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Lockdown sees UEA campus used to train 80 new police officers

PUBLISHED: 13:38 12 August 2020 | UPDATED: 13:38 12 August 2020

Norfolk Chief Constable Simon Bailey with a group of new officer recruits. Picture: UEA

Norfolk Chief Constable Simon Bailey with a group of new officer recruits. Picture: UEA

Archant

Its campus is more used to hosting lessons on physics and politics than policing – but during the coronavirus lockdown, Norfolk’s officers have been training at the University of East Anglia.

Trainee officers socially distancing inside the Julian Study Centre lecture theatre. Picture: UEATrainee officers socially distancing inside the Julian Study Centre lecture theatre. Picture: UEA

Social distancing measures meant the Norfolk Constabulary regular training site at force headquarters at Wymondham was full.

Meanwhile with student teaching and assessment having moved online, the UEA’s campus had space in many of its buildings could be put to other uses including training new police recruits.

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The collaboration began in early April and will continue up until September, by which time close to 1,000 hours of teaching of the new recruits will have been completed on the campus in Norwich.

Paul Sanford, Norfolk's deputy chief constable. PIC: Supplied by Norfolk Police.Paul Sanford, Norfolk's deputy chief constable. PIC: Supplied by Norfolk Police.

In total, more than 80 new recruits have so far successfully passed through the UEA campus and on to local police stations.

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Norfolk deputy chief constable, Paul Sanford, said: “Use of the campus has enabled our programmes to increase police officer numbers in Norfolk to continue putting extra officers out on the streets at this most crucial of times.”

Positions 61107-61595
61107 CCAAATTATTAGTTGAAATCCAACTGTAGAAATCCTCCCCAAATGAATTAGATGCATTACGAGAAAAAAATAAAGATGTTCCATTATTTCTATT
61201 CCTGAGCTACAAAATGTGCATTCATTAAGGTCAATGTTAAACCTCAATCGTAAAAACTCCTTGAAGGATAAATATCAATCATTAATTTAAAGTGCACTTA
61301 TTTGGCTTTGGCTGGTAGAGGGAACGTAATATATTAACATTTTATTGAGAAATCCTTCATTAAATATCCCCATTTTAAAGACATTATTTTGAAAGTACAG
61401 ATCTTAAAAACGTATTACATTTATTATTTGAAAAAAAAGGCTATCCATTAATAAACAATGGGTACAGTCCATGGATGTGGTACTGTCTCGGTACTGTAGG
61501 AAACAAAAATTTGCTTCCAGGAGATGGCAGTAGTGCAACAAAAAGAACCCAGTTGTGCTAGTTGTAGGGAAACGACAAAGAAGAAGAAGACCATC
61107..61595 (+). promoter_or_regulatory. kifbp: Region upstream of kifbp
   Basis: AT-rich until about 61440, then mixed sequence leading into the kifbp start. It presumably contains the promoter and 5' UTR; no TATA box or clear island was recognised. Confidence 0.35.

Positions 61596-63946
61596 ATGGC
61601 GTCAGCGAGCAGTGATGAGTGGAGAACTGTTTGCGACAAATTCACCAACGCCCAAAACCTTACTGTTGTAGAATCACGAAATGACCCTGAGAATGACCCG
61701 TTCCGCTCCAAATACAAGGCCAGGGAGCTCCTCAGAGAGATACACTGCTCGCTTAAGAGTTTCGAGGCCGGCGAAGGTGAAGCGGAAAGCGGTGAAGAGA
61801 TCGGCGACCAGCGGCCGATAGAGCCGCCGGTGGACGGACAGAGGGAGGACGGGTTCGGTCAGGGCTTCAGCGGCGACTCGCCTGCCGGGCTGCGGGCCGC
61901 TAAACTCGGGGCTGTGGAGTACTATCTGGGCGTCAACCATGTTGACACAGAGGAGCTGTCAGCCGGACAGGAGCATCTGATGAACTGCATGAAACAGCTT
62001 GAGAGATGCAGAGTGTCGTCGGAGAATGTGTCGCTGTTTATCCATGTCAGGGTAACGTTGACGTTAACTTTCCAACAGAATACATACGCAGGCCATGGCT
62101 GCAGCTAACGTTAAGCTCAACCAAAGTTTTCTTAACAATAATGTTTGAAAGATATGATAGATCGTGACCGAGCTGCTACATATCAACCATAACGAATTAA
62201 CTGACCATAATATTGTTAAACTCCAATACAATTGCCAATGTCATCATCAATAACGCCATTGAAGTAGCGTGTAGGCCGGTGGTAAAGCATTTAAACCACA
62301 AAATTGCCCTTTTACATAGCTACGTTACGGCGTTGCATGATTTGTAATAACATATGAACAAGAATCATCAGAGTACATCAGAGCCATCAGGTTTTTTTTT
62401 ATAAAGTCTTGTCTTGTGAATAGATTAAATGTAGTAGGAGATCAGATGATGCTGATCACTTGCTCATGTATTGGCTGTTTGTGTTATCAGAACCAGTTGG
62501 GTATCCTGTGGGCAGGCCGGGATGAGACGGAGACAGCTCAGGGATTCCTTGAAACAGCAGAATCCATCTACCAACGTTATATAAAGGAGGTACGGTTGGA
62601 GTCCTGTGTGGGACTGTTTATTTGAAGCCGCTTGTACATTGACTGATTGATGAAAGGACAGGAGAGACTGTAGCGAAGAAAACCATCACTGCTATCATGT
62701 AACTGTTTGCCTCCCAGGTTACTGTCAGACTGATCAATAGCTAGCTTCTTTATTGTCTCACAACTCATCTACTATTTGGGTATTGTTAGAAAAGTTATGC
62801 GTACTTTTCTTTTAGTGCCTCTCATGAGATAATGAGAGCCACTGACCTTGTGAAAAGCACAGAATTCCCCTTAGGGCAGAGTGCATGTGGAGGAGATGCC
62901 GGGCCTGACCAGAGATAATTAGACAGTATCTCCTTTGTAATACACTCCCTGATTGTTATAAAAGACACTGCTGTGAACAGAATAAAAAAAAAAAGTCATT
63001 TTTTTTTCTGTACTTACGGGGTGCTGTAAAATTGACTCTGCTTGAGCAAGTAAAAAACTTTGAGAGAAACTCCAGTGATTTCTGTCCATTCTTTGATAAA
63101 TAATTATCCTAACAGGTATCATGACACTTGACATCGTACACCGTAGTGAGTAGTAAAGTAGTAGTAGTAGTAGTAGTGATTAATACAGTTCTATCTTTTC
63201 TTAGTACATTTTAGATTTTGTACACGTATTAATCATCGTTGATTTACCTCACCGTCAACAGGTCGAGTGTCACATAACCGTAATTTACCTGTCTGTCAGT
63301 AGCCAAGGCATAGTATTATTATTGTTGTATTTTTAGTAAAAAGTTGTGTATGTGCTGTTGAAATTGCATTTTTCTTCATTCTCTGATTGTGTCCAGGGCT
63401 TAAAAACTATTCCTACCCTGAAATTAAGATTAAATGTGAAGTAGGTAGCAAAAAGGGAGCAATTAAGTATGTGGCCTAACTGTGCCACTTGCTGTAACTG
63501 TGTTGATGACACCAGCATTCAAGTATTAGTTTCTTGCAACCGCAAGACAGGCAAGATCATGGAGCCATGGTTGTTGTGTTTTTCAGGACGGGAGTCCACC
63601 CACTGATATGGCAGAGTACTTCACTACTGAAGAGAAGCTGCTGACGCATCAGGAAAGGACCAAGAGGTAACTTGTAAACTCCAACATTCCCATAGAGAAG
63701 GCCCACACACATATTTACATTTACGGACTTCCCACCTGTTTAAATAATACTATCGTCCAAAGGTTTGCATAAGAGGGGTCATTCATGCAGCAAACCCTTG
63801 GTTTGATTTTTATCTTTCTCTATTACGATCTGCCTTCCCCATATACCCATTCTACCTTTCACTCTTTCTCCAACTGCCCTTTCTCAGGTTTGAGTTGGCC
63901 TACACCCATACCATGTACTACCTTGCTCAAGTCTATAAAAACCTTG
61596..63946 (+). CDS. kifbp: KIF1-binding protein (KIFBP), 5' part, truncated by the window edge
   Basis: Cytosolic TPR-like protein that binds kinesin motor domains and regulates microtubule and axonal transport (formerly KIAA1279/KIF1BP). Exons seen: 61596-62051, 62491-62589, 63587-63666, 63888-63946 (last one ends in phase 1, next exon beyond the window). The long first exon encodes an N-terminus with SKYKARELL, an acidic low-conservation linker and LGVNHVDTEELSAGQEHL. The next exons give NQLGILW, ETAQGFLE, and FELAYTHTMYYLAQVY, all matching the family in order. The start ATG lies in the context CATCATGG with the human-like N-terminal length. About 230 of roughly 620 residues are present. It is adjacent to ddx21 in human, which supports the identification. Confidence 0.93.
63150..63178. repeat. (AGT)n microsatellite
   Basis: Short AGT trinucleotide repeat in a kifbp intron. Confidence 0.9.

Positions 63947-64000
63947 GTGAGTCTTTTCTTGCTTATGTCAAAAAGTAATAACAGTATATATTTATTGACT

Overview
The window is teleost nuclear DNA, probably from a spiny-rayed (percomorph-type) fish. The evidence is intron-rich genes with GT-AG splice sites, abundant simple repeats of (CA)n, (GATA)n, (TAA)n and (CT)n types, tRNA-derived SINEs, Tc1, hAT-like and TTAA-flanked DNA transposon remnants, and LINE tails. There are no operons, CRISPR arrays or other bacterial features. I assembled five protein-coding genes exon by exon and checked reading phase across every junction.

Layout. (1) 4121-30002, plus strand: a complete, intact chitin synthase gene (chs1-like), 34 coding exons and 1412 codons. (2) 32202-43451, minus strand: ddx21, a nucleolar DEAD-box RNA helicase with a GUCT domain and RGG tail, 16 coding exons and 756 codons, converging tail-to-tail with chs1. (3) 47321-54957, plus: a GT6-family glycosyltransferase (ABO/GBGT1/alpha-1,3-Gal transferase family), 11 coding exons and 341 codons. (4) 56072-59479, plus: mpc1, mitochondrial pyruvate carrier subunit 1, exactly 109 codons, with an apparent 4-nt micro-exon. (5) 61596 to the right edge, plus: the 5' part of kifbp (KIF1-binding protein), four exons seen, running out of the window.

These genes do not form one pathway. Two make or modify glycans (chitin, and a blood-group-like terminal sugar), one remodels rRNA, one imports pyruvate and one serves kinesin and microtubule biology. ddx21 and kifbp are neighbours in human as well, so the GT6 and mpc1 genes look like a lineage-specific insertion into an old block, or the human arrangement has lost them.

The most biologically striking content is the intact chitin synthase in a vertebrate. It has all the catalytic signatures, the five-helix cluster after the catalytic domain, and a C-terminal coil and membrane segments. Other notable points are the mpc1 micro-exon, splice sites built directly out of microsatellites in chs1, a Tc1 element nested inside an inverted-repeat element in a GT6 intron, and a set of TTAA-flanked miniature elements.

Trainee police officers on Chancellor’s Drive on the UEA campus in Norwich. Picture: UEATrainee police officers on Chancellor’s Drive on the UEA campus in Norwich. Picture: UEA

UEA vice-chancellor Professor David Richardson said: “I’m proud that we are able to support Norfolk Police, who we have always maintained a good relationship with, and I would like to thank all the staff who have helped to make this happen.”

The agreement saw police use the UEA lecture theatre, seminar rooms and foyer area of the four-storey Julian Study Centre building.

UEA’s security and cleaning staff ensured the buildings remained clean on a daily basis to reduce the risk of coronavirus, and even assisted with role-playing by playing civilians in training exercises.

Norfolk’s police and crime commissioner, Lorne Green, said: “I am delighted to hear more than 80 new police recruits are now out and about patrolling their local communities thanks to the UEA offering crucial training facilities at such a vital time.”

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A £3.35m new training centre for Norfolk’s next generation of police recruits is set to open in the near future at the Grade II listed Hethersett Old Hall.

Head of operational training, Chief Inspector Keith Philpot, said: “These experiences have been invaluable in helping police trainers understand a new approach to its training delivery and ensure that the designs and considerations for Hethersett Old Hall, reflect the lessons we have learned.”


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